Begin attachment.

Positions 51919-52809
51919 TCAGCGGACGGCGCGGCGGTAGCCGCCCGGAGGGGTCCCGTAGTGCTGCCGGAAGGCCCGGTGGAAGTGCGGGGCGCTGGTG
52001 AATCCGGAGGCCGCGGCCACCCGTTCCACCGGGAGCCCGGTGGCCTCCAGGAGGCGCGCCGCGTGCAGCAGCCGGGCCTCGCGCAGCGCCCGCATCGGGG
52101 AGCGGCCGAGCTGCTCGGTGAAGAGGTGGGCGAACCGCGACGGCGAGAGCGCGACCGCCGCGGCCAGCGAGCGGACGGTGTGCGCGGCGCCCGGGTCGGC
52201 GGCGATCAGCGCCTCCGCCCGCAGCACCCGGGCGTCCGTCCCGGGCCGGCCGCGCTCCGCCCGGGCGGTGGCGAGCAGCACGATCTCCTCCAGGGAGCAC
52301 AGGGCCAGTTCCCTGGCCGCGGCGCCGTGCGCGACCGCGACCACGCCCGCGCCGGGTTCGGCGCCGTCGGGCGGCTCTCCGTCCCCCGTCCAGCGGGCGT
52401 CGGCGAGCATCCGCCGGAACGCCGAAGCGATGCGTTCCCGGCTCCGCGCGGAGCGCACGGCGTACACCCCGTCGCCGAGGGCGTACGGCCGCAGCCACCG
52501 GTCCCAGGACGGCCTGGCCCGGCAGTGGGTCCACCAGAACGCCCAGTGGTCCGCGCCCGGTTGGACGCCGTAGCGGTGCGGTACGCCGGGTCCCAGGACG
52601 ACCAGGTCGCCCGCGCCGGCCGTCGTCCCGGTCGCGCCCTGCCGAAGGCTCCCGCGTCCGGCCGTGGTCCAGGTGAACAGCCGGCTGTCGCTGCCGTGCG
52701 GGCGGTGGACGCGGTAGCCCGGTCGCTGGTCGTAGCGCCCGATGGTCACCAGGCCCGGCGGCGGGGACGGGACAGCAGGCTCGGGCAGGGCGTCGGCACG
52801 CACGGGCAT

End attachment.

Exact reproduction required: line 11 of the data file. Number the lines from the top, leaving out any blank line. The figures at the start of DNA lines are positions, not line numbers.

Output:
52801 CACGGGCAT